‘It’s nice to see them excited to see a police officer’: National Night Out bridges the gap between Springfield residents and the police


SPRINGFIELD — Across the city, several sites held their own National Night Out event on Tuesday to give residents the chance to connect with police.

National Night Out events were held at Emerson Wight Park, City View Commons, Outing Park Apartments, Mason Square Apartments, Marshal Roy Park and Myrtle Street Park.

At each site, attendees received free hamburgers, hot dogs and popcorn. Police officers were also present at each site to interact with residents.

The Police Department’s Metro Unit, for example, provided free plastic cups and pens, as well as ‘Police Officers Care’ coloring books, to Outing Park Apartments.

The goal of the National Community Building Campaign, with events traditionally held on the first Tuesday in August, is to improve relations between residents and law enforcement.

“I hope they get to know us and know that we care about the neighborhood, and I find the right people do,” said Springfield Police Department Superintendent Cheryl Clapprood. “Nobody wants their neighborhood disrupted by a few goons. We all want to live peacefully and have fun and leave the kids outside without worrying about it. That’s what it’s about.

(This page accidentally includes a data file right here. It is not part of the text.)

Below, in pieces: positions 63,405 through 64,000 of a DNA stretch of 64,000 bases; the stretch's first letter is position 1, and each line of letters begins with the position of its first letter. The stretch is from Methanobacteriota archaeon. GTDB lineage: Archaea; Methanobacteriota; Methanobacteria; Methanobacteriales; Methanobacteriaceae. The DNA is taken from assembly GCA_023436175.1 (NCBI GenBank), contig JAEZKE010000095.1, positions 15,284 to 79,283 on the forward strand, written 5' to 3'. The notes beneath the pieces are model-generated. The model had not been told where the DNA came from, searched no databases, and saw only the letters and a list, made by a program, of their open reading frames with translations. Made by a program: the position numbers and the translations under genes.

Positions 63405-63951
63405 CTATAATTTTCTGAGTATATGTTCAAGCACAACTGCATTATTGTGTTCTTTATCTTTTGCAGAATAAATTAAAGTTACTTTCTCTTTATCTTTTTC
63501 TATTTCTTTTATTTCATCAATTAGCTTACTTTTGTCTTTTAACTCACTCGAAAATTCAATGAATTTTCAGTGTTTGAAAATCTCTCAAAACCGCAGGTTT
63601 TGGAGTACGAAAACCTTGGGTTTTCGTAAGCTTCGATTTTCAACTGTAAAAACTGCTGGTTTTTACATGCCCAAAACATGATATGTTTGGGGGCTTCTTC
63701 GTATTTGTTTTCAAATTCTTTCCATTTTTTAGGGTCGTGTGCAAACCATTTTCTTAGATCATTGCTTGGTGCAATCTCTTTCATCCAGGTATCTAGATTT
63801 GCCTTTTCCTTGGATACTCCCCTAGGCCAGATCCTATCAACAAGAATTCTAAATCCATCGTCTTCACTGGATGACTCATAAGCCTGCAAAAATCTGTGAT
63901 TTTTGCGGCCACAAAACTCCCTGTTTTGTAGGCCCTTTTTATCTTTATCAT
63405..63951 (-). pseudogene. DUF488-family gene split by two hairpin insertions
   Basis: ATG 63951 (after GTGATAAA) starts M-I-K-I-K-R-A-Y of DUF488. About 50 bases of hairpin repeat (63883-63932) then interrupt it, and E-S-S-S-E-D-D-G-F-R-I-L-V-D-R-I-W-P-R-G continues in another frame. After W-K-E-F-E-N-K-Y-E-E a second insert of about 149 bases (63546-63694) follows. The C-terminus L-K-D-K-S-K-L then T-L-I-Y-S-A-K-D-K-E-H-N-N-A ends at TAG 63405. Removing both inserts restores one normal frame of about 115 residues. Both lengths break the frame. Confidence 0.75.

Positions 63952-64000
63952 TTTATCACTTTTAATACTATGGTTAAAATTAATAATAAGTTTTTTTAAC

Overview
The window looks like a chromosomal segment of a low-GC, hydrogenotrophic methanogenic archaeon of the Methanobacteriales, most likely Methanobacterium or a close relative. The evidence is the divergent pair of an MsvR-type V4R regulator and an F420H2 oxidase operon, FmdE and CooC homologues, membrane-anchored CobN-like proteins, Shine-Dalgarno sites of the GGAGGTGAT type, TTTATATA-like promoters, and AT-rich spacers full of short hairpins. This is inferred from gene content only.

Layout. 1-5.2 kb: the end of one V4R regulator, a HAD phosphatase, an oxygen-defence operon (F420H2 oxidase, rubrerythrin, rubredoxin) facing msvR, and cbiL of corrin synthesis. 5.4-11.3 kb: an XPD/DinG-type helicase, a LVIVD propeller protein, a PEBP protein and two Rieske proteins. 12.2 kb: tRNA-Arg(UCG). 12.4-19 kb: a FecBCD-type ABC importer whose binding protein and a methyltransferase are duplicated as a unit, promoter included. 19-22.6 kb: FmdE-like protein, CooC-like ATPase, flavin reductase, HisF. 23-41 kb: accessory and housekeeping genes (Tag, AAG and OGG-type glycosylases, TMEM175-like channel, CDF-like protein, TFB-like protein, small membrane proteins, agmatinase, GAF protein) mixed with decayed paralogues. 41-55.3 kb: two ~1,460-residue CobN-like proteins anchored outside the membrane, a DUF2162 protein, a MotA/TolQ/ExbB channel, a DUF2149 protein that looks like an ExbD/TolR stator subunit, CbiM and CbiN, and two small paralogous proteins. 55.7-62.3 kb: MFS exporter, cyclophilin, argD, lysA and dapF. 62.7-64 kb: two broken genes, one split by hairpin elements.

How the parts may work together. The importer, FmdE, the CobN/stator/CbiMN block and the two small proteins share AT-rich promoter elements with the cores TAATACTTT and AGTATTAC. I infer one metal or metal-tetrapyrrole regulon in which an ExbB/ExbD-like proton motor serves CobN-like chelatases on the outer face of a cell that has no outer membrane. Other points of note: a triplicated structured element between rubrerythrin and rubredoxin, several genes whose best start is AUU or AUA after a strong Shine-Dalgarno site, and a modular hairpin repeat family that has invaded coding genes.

First Resource Management Company, a division of First Resource Companies, held national night events at Outing Park Apartments, City View Commons and Mason Square Apartments.

“We appreciate it,” said Jessica Melero, senior property manager for First Resource Companies. “We get to know our residents and their family members and give a night to give back.”

Sisters Victoria and Yanielyz Alicano, ages 12 and 11, have attended a national evening twice and enjoyed the food and fun that comes with it.

“We love how everyone communicates (with each other),” Victoria said. “They are all friendly.”

Officer Anthony DiSantis said he has seen many of the children of Outing Park Apartments grow over the years, which is why he is always delighted to offer them the annual summer event and the opportunity to connect with law enforcement, because “the kids look impatient.

“They can connect with us and see us in a different light,” DiSantis said. “It’s nice to see them excited to see a police officer.”

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